The Employee Handbook: What it Is, Why You Need One and How to Write One

September 13, 2021
employee handbook

From FLSA violations and harassment claims to wrongful terminations and on-the-job injuries due to employer negligence, there are numerous reasons your organization may face an employee lawsuit. Employers with more than 500 employees face about a 12% chance of employee litigation, while organizations with fewer than 500 employees face around a 20% chance of employee litigation.

Aside from the time that goes into the defense and the damage to an organization’s reputation, the average cost to defend against employee lawsuits runs into the six-figure range (including lawyer fees and settlement costs), and 25% of cases that go to trial result in a judgement for $500,000 or more.

The first line of defense in protecting your organization from litigation is an employee handbook.

Our webinar breaks down the details on the importance of the employee handbook.

What is an Employee Handbook?

Employee handbooks are intended to protect both employers and employees. These handbooks should be easy to read and understand, include policies, procedures and benefit programs, and outline general expectations of the organization as well as the organization’s compliance with state and federal employment laws.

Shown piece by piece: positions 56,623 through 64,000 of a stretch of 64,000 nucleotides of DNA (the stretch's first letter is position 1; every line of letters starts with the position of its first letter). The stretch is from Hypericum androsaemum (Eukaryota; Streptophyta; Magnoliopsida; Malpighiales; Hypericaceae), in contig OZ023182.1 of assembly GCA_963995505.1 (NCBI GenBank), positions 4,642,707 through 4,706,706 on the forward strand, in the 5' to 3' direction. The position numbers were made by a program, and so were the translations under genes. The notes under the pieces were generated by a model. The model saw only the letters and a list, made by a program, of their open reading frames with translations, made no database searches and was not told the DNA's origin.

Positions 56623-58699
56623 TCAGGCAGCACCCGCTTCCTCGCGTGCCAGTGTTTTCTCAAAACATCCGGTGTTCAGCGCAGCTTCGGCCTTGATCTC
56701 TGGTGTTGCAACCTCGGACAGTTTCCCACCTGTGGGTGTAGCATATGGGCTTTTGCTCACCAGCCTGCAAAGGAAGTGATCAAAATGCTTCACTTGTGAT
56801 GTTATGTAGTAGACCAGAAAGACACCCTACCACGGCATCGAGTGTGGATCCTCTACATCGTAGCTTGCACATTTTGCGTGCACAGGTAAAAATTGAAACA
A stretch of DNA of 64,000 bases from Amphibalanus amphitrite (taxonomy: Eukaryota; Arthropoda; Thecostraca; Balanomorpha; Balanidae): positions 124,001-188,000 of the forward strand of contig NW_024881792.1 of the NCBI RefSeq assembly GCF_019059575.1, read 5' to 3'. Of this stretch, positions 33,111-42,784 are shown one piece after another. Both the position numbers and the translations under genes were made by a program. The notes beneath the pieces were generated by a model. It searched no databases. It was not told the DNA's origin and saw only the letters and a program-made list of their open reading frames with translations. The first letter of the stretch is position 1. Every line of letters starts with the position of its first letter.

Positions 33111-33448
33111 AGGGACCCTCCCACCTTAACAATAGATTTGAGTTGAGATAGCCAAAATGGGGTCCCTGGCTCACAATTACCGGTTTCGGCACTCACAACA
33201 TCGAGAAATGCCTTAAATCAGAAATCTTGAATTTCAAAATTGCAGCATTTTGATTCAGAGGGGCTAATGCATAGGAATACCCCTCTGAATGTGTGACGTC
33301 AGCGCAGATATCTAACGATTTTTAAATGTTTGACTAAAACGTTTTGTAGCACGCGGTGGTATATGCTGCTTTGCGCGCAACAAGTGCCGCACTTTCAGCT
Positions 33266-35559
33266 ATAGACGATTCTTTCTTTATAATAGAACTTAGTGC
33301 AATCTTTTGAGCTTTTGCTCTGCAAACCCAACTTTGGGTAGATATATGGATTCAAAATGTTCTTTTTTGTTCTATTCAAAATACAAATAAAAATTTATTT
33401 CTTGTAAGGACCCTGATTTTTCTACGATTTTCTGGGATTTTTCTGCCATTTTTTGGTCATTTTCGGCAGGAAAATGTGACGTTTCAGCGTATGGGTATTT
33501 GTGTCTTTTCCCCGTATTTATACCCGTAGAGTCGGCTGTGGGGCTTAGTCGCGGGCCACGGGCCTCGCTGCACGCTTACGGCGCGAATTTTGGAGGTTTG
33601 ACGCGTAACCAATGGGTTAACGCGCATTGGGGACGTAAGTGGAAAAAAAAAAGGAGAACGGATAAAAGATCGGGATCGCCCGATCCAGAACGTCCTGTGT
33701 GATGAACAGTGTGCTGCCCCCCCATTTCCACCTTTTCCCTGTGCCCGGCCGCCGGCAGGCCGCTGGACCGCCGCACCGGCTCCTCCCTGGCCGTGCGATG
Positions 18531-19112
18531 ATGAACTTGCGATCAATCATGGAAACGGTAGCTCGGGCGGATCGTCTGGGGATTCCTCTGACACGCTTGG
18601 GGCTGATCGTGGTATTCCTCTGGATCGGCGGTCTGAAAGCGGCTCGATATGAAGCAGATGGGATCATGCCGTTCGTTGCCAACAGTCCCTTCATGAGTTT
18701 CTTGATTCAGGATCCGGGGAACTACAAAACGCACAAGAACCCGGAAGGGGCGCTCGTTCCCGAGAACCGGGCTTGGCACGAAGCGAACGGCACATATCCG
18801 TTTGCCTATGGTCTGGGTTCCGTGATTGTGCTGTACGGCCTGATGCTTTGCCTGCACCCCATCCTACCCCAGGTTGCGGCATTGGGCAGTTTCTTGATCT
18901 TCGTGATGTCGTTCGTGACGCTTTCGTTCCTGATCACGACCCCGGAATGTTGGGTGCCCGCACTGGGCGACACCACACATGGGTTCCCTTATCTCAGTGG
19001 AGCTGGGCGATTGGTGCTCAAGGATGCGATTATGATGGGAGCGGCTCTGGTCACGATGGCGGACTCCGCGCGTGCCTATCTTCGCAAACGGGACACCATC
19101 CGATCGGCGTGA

Do I Need an Employee Handbook?

If your organization has more than one employee, it is subject to federal employment laws, which means you need an employee handbook. It’s imperative for growing organizations to pay close attention to their headcount, as additional federal employment laws start to come into play at 11, 15, 20, 50, and 100 employees. You should review your employee handbook annually to make sure you are staying in compliance with changing state and federal laws, such as minimum wage, overtime rules and paid leave laws. A comprehensive review and update should be done every other year at a minimum.

What Should Be Included in an Employee Handbook?

The following eight sections should be included in your organization’s employee handbook.

  • Introduction
    The introduction should familiarize new employees with your organization’s history, culture, mission and values.
  • Compliance
    The compliance section of the employee handbook includes your organization’s policies on Equal Employment Opportunity, commitments to diversity, the Americans with Disabilities Act, and harassment and discrimination procedures. If you live in an at-will employment state, the compliance will include your at-will employment clause.
  • Conflicts of Interest and Confidentiality
    The conflicts of interest and confidentiality section identifies expectations on employee handling of relationships and information crucial to your business’s success.
  • Employment Relationship
    The employment relationship section defines the general information related to employee classification, work week/hours, privacy, job descriptions, hiring, pay, overtime, pay deductions and personnel file access. Each area provides critical information employees need regarding employment details that affect them.
  • Workplace Safety